Richest people in Canada 2014 – Canadian Business – Your Source For Business News,
Richest people in Canada 2014
CB s annual ranking of our wealthiest
Nov 26, 2013 CB Staff
For Roy Thomson, it all started with a $500 investment in a northern Ontario radio station during the Great Depression. For Fred DeGasperis, it was a truck he purchased with his brother to do construction jobs around Toronto in the 1950s. For Terry Matthews, it was an ill-fated plan to build hotel fire alarms. The creation myth for each member of the Rich 100 usually begins in the same humble, unassuming manner and ends with the same result: wealth, and a lot of it. And because these people have been at it for decades, they keep getting fabulously, obscenely, gloriously richer.
Collectively, the individuals on the Rich 100 are worth $230 billion, more than the total gross domestic product of many countries in the world, including New Zealand, Ireland and Portugal. And this year has been one of their best ever. Their combined net worth surged by more than 15%, the biggest increase since 2000. The reward for the wealthy is partly a result of a worldwide market rally—the S P 500 Index rose more than 16%, while the Nasdaq increased 17%. The S P/TSX composite, which is more heavily skewed toward commodities, is up just over 6%. While the actual economies of Canada and the U.S. aren’t faring particularly well, so long as the U.S. Federal Reserve maintains its stimulus program, stock markets will tick higher.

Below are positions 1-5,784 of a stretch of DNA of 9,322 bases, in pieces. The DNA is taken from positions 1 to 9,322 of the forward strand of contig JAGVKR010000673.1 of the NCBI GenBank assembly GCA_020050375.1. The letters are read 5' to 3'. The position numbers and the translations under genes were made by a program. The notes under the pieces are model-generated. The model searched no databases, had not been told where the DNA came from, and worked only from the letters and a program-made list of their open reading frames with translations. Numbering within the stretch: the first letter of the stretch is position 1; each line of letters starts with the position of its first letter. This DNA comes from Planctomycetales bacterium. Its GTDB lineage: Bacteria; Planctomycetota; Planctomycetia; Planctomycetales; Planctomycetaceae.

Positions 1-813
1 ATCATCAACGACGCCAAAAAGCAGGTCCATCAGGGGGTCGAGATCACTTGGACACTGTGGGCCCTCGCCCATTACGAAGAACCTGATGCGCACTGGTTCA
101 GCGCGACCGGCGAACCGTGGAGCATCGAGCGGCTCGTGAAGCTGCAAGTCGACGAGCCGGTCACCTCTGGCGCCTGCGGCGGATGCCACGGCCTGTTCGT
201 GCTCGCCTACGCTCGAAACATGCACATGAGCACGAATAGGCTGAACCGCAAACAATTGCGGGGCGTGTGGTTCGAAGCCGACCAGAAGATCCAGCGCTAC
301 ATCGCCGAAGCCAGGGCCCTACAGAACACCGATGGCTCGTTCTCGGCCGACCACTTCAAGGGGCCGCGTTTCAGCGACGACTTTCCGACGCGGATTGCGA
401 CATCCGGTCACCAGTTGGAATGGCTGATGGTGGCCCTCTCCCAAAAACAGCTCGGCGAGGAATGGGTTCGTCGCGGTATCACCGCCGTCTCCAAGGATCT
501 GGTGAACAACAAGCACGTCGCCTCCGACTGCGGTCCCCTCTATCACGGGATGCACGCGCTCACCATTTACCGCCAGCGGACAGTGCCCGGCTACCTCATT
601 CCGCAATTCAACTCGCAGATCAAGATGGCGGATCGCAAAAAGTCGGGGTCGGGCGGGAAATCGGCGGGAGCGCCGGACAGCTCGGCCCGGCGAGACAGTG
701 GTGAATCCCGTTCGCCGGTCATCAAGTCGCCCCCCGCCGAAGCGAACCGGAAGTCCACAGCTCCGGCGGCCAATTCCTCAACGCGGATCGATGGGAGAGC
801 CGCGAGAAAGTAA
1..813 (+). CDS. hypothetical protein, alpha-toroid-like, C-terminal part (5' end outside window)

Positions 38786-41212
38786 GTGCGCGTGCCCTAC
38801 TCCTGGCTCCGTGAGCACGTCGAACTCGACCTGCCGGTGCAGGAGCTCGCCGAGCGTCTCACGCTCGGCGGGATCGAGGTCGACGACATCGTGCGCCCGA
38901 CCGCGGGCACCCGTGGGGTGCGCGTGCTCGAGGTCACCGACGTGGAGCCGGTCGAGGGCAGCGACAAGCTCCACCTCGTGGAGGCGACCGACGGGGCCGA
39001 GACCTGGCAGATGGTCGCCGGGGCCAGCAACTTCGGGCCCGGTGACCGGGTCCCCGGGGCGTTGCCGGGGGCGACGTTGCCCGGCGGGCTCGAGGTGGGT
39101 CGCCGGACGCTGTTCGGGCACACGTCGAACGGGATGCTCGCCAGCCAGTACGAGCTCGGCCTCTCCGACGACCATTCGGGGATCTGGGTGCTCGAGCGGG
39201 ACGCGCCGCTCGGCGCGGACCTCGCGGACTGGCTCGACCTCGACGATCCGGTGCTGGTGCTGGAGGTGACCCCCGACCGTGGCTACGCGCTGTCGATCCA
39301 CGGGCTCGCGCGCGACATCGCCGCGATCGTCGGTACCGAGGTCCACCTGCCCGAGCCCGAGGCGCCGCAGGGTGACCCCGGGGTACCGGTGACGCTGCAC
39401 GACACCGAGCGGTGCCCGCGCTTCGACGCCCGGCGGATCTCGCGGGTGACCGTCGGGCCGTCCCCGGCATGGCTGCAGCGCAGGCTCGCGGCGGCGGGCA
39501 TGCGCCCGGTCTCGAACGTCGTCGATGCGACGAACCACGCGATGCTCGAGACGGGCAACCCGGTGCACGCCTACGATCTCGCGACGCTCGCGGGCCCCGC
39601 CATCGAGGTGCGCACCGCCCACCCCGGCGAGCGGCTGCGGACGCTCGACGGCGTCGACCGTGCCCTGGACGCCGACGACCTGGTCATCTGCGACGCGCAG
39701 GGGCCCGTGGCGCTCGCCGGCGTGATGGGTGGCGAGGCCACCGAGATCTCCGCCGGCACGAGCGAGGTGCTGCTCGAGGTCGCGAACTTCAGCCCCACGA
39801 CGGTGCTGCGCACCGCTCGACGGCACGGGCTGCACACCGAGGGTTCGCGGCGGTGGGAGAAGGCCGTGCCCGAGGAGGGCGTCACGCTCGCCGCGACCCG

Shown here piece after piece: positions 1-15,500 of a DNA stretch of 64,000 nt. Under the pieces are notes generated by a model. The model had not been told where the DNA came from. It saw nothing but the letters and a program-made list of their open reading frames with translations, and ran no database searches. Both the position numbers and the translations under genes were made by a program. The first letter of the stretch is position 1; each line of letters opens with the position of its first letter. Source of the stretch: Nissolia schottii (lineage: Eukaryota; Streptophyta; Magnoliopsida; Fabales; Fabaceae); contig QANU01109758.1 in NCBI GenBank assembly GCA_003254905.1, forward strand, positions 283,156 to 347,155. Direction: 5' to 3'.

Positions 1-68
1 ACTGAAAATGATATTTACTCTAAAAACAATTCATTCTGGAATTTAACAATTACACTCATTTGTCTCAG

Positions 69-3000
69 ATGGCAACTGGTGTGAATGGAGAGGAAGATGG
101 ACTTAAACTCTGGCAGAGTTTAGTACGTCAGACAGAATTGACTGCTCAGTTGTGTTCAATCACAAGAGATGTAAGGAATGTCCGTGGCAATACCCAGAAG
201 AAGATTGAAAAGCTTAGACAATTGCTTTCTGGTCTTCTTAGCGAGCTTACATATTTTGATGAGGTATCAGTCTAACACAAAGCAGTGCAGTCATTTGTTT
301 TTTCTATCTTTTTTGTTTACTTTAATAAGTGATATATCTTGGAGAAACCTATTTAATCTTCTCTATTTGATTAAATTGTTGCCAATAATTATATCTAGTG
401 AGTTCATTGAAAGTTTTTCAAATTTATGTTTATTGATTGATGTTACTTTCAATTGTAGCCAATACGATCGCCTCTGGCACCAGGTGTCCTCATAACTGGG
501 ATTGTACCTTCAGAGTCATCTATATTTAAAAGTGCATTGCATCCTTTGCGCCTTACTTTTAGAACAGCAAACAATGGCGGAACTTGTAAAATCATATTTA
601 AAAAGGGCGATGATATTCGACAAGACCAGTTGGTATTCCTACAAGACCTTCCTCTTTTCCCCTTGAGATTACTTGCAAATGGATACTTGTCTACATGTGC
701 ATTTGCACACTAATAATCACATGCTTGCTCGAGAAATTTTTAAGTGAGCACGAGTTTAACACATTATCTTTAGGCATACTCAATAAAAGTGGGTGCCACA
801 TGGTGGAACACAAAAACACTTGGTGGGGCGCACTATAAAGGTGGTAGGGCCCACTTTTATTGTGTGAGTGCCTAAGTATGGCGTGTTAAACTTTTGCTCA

They may not always look like titans of industry (Onex CEO Gerry Schwartz and Indigo CEO Heather Reisman were spotted at one of her stores one recent weekend in decidedly non-business attire—he wore track pants, her hair was pulled back with a red scrunchie), but the individuals on this list are particularly good at ensuring they come out on top.
The retail and grocery sectors in Canada have been under siege from Target and Walmart, and yet retailers and grocers typically enjoyed double-digit increases in their fortunes. The Westons and the Sobeys, for example, took aggressive defensive measures to stay competitive. Loblaw snagged Shoppers Drug Mart, and Sobeys bought Safeway Canada. Investors are loving the strategy and sent shares in both companies soaring higher.
As for the Westons and the Sobeys themselves, their net worths shot up by $2.1 billion and $598 million, respectively—gains of roughly 25%. Dollarama founder Larry Rossy has found himself growing richer ever since the recession, when cashstrapped Canadians flocked to his stores in search of cheap goods. Rossy’s net worth bumped up $143 million—an 11% surge. Convenience-store magnate Alain Bouchard, meanwhile, looked beyond Canada and scooped up a European chain last year, combining it with his company, Alimentation Couche-Tard. Investors rewarded the stock. As a major shareholder, Bouchard’s net worth skyrocketed by 48%—almost $500 million.